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Re: Driving/Fog Lights
>I added some individual relays to improve the voltage reaching the
>headlamps on my 1986
>5000CS Turbo when I added some high wattage 9004 bulbs.
Good move, Now your light switch will last forever and you'll get a
whiter brighter light. NJT
>My nice new high wattage bulbs started burning out only after
> 3 -6 months of use so I went back to the standard bulbs wattage
>55/65W. Even with the stock bulbs I still was replacing the bulbs every
Hmmmmmm Read below......
>Most bulbs burn out when they are first turned on (cold) due to low bulb
>resistance and the fact that the inrush current is something like 5-10
> times the normal operating current.
Well not exactly correct, The cold resistance is higher than the hot
resistance but only buy a few %. Yes it's true that the inrush current
is higher than the operating current but this last's around 10
milliseconds. With Q/H bulbs this has to happen in order to jump start
the Redeposit cycle.
>I have measured this using a current probe and an oscilloscope. This is
>also true for most household light bulbs.
Yes but hosehold light bulbs are slightly different than Q/H bulbs,
namley household bulbs operate at a much lower temp. That's why hosehold
bulbs blacken over time and the Q/H bulbs remain crystal clear throughout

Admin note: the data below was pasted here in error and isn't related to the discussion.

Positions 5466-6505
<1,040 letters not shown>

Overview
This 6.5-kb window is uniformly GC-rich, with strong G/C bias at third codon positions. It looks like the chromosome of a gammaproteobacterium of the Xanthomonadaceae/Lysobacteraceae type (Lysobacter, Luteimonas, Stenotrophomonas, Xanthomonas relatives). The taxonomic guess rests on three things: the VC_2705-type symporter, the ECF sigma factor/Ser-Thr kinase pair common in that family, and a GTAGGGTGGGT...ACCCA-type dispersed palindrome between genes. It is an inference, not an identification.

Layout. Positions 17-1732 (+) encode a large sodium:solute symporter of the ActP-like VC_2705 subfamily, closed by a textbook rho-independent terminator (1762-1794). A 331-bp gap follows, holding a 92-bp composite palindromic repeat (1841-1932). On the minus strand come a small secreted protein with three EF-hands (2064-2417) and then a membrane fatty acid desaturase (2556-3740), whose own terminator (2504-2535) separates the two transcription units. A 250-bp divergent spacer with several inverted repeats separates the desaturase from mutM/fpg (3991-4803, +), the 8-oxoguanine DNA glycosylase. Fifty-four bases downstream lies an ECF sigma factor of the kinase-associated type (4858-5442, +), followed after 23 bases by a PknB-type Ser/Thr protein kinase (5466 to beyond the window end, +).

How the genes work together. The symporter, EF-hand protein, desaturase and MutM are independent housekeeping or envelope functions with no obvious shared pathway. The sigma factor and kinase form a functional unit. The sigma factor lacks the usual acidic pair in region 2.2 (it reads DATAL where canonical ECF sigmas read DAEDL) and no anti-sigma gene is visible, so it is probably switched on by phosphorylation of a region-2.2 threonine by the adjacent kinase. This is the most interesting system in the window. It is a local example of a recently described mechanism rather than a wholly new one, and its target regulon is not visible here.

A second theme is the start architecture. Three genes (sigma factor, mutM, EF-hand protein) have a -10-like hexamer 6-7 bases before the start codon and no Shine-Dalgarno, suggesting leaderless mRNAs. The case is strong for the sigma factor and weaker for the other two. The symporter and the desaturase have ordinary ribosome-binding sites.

>Previously I had gone several years without replacing any bulbs. I
>theorized that the shorter bulb life was caused by
> 1. (lousy bulb manufacturer) or 2. The relays I added had lowered the
>voltage source resistance enough that the inrush current was being
>increased. Eventually this burned out the bulb sooner than when
>I had the stock wiring with all of the added resistance from the fuse
>box through the headlamp switch and out to the lights.
I would vote either lousy bulbs, abusive handling, OR what I'm voting
for, the glass envelope came into contact with body oil's which etch the
envelope making microscopic fissures in the glass leading to stress
>Any one else had this sort of problem with lights burning out? Just one
I have had 80/130's on relays for a year now and I hav'nt had to change
Sorry for the long post but as a Motion Picture Cameraman I kinda have to
know how light bulbs work.